Taking Care of HR Business

A blog from the attorneys of Verrill

Search Blog

Double Check: COVID-19 Policy

While in March of 2020, I believe many individuals hoped that by July of 2022 we would no longer be concerned with COVID-19 Policies, such, unfortunately, is not the case. Yesterday, the EEOC updated its long-standing guidance, What You Should Know About COVID-19 and the ADA, the Rehabilitation Act, and Other EEO Laws.

The highlights of the update are below.

  • Employers, as a mandatory screening measure, can administer a COVID-19 viral test to determine if an employee can enter or stay in the workplace only if the employer can show that the viral testing is 1) job related and 2) consistent with business necessity.
  • As the EEOC previously noted, the viral test is a medical examination under the Americans with Disabilities Act and thus any mandatory medical testing must be “job-related and consistent with business necessity.”
  • If an employer believes that testing may be a “business necessity” they should analyze the following facts:
    • Level of community transmission;
    • The vaccination status of employees;
    • The accuracy and speed of processing for different types of COVID-19 viral tests;
    • The degree to which breakthrough infections are possible for employees who are ‘up to date’ on vaccinations;
    • The current variant and ease of transmission;
    • The severity of illness from the current variant;
    • Contacts employees may have with others in the workplace; and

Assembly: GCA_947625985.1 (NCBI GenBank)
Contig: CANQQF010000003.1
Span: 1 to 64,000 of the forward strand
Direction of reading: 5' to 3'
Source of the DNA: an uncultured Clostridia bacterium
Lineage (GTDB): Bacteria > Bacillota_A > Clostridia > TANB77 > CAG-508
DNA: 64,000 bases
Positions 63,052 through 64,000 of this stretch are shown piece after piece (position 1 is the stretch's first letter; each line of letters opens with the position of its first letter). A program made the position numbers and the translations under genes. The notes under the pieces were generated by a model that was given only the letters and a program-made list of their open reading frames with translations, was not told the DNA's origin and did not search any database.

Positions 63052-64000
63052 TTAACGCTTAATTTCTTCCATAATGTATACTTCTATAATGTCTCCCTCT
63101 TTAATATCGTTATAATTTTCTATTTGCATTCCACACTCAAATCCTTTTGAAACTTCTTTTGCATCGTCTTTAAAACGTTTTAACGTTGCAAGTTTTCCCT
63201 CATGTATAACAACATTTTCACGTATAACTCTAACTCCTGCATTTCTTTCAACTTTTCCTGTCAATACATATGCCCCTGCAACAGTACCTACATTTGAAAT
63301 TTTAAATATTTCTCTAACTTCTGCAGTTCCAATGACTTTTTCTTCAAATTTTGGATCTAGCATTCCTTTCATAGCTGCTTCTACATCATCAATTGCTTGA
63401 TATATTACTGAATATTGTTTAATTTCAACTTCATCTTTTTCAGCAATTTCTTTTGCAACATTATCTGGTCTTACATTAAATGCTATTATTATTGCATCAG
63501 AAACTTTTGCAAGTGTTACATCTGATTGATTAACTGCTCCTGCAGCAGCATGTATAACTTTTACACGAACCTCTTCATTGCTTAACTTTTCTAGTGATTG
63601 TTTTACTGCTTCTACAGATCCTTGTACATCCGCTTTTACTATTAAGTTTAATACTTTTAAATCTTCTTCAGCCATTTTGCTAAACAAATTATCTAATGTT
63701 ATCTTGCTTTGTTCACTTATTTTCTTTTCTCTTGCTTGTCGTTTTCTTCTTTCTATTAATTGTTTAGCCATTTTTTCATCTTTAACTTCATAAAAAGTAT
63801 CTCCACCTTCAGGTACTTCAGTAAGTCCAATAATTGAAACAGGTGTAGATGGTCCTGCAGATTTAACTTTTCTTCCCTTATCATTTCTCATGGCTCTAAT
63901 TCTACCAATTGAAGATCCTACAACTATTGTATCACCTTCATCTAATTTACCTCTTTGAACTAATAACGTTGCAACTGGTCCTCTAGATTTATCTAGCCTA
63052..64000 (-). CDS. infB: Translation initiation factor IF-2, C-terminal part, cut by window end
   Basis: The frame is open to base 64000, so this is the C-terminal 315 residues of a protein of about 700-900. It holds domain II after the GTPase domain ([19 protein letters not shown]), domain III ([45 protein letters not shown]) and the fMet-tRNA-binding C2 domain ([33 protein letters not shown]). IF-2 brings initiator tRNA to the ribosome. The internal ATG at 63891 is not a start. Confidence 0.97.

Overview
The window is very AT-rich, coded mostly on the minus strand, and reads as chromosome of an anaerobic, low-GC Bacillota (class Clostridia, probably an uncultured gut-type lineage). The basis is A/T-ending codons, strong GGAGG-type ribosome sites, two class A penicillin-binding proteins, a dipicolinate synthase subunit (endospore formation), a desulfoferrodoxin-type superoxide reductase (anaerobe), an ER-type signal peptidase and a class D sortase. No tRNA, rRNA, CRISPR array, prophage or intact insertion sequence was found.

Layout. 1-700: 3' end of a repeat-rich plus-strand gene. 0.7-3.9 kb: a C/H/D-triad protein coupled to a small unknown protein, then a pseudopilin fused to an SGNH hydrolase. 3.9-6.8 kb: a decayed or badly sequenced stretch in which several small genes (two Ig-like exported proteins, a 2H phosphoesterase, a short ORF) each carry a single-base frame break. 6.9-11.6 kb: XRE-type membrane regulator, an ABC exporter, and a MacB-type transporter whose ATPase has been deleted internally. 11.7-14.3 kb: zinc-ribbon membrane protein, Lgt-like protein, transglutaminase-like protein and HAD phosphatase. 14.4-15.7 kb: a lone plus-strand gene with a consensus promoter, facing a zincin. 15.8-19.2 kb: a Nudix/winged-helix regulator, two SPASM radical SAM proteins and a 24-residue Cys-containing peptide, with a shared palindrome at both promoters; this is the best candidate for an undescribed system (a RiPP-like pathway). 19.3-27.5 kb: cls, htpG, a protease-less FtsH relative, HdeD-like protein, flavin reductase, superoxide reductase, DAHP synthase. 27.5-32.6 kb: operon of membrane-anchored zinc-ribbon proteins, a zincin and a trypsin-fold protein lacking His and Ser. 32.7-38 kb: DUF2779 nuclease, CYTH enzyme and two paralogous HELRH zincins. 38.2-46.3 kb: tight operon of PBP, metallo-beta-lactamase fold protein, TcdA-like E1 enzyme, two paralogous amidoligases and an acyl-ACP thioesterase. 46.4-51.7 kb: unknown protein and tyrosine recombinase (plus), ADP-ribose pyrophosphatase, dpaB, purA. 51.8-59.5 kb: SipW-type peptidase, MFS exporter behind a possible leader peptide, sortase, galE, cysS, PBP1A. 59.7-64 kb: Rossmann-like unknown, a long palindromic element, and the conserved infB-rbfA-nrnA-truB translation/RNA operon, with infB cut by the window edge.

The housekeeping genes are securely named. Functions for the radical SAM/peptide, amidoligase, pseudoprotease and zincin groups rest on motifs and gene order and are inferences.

• Potential impact on operations if an employee enters the workplace with COVID-19.
  • Employers cannot require antibody testing before permitting employees to enter the workplace. Recent CDC guidance explains that antibody testing “may not show whether an employee has a current infection, nor establish whether an employee is immune to infection.”

Practical implications:

  • If your company has a COVID-19 policy that it is currently following, pull it out and review whether the policy is currently in compliance with the COVID-19 EEO Guidance. Consider some of the following guidance:
    • Should the Policy be applicable to some members of your workforce and not others based on contacts the employees may have at work?
    • Should the Policy be applicable to certain locations, but not others, based on the level of community transmission in that location?
    • Is the level of vaccinated employees such that a continued policy is necessary?
  • If you have a COVID-19 policy that you are not currently following, was the policy revoked at some point in time or declared to no longer be applicable/in force? If not, now may be a good time to either update the policy and start following it or declare that the Policy is no longer applicable. We could likely create a whole blog post about the risks associated with having policies that aren’t enforced, but that’s for another day.

For questions as to the EEOC’s updated COVID-19 guidance or any questions concerning your organization’s COVID-19 policies or practices, contact Tawny Alvarez or another member of Verrill’s Employment and Labor Practice Group.

Contact Verrill at (855) 307 0700